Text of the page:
Ayesha (X std)
I came to Jyothi Seva School when I was a baby, my mother did not know what to do with me because I was blind, When I came to this school it gave light for my life.
I could learn many things like other children and also mobility skills, daily living skills, dancing, singing, and talking in English etc.
And I got many good sisters to teach me what is good and what is wrong. Even I got very nice akkas, teachers, and friends as well.
I think if I would be in home I would not get this much knowledge.
At present my condition at home is not so good, because we have very small house. Sometimes during holidays I will sit and watch television - mostly my parents will make me to sit in one place and mostly my mother will go out and she will lock me inside and go. But still I am very grateful to her because to look after every one she will work hard and make all her children to study.
My future plan is to become a Barathanatayam dancer and teach visually impaired children or to get some another good job and look after my parents.
Before my coming to Jyothi Seva my parents were very sad because they thought that I would not be educated like other children. When we came to know about this school they were very happy. But I feel a little sad because I joined this school very late.
I learnt many things here. I learnt how to read and write in Braille. I learnt how to work on a computer. I learnt mobility, DLS and how to talk in languages like English, Kannada and Hindi. I learnt good manners and good behaviour. I learnt many things through different subjects and I got a lot of knowledge in this school. When I tell my parents about these things they feel very surprised and also very happy. My sisters asked me to teach them to speak in English and to teach maths. Now I am studying in ninth standard. I think that I am studying well, but my parents are little sad, that I did not get first in my class.
I like to read books. I read every Sunday. I have a dream to go and play in a TV. Show where they ask fifteen general knowledge questions. And if we answer all the questions we will win one crore. So I want to challenge all the people. My parents are trying to make me sighted but I don’t care if I am sighted or blind. In my future I want to be an IAS officer or to work in a software company.
My family situation is not good, some times even there is no food to eat, parents were borrowing money and they don’t give back.
My parents reject me because I am blind. They don’t allow me to do any work at home, they don’t think I can. When I ask to take me out they are irritated and say “I cannot push and pull you”. They want me to stop my studies but I will not stop.
It is better to be here, at Jyothi Seva, than there, because I can be independent and learn many activities. If I would not come here I would not developed. I thank God for bringing me here.
And present students – about the school and themselves:
I was born on 4th of April 2002. When I was small I was not so active. I joined this School in the year 2008. At that time I had sad experience, because my Mother and my Father left me.
I don’t know where my Mother is, and my Father has married again. And I miss them a lot.
Now I am under care of my Grand-Mother. When I came to Jyothi Seva I was happy but I didn’t know a thing. Slowly I learn to read, write and other subjects, how to behave and how to move around. I am happy to be here. I can improve a lot.
Bhagyavanth: About my life
I was born in Navadgi, Chincholley taluk Gulbarga district in Karnataka in the year 2003 Feb. 1st. I was born blind. M y parents names are Kavery and Bheem Reddy, my mother is a housewife and my father is doing agriculture work. Before coming to Jyothi Seva I was feeling very lonely though my family loves me so much and treated me very well. After coming to Jyothi Seva I learned to speak in English and learned to work with computer, math’s etc. When I will grow up, I will do engineering and become software engineer.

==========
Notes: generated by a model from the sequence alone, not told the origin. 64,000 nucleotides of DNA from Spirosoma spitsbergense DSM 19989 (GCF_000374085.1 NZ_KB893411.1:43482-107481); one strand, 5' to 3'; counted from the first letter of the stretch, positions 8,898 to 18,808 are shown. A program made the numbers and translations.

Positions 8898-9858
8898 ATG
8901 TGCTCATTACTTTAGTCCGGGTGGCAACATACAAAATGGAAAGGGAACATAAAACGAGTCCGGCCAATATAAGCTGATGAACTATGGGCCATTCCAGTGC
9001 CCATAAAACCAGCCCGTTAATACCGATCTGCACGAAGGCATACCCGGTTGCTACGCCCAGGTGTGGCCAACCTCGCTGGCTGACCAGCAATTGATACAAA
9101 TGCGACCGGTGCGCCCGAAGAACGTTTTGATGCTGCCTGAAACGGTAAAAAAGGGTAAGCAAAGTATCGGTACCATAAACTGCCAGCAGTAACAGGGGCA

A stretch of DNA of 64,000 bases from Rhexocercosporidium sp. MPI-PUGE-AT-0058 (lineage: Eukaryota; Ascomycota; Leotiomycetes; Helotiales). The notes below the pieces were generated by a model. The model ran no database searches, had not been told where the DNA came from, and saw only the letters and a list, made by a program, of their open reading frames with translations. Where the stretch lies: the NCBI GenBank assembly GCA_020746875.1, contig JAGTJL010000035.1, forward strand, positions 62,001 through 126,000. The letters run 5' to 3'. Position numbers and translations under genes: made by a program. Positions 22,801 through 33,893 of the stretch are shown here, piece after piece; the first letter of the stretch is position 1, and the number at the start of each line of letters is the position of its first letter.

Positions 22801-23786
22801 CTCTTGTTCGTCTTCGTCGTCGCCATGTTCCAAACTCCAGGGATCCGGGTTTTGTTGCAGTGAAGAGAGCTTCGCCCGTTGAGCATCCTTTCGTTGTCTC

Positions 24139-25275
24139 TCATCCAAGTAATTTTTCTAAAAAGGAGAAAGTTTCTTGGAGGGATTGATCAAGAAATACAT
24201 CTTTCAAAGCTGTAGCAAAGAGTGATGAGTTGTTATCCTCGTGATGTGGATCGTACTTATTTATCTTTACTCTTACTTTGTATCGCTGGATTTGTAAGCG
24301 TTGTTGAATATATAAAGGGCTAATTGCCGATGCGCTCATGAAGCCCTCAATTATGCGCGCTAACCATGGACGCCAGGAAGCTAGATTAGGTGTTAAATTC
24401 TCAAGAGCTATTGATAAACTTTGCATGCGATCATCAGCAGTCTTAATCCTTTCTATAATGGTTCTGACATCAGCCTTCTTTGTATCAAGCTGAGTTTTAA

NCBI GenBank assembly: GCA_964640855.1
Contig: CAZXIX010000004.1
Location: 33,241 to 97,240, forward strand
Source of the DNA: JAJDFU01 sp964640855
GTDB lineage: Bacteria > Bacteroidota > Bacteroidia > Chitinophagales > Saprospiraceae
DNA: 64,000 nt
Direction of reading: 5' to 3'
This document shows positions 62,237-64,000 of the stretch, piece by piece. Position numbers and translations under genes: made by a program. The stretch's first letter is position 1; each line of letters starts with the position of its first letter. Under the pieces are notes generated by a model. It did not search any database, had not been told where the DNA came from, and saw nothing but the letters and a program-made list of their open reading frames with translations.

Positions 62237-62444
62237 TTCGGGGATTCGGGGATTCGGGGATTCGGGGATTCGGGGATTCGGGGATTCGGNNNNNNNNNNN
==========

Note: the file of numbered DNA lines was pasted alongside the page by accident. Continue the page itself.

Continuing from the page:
Deepa, mother of Lakshmi, student of 2nd standard (Day-scholar)
"Lakshmi is totally blind. Before joining to school we did everything for her, feeding, toileting. Always someone had to be around her. She couldn’t move alone even in our house. But after joining the school she developed so much. Now she even go out alone and buy things from the shop and help me in washing and cleaning the house. She likes company of other children and plays with them. She is normal and does things like any of them.
But I have also small son, really disabled, she has hydrocephaly..."
Zareena Banu, mother of Ziaula (1st std) and Nazyia (2nd std.) (Day-scholars)
“Ziaula is our elder son. Since he is totally blind we used to keep him in cradle so that he would not harm himself. He was afraid even to walk. We cared for him like for baby. We admitted him to Jyothi Seva School only when he was 9. Now he is able to move around, climb the steps, he is able to brush his teethes and dress himself.
Nazyia is partially sighted. When she was at home she was very silent, and did not speak to anyone except our family members. She used to ply alone and never go out. After joining to school she became very free: she walks alone even to the nearest shop, talks to everyone and helps me to do house work.
I have four children, among them these two are blind...”
Annamma Varghese: Problems faced by visually challenged in society
India has a large population of disable people due to illiteracy, family related marriages and emotional problems of family. The suffering of disable child in society is greatly immense. First of all, lack of understanding of their family members, being ashamed of the blind child to be seen in the society which leads to deprivation of education, financial problem of the family to support the children for education or medical treatment, job opportunity is too less which leads to unemployment and beggary.
Many at a time, visually impaired children are denied of admission in schools and colleges, or they face lack of understanding and cooperation from other students and teachers as well. Even writing an exam in inclusive setup is a big dilemma for visually challenged due to difficulties in finding suitable scribe.
Die vom DIK geförderte Blindenschule in Bangalore braucht Ihre Hilfe!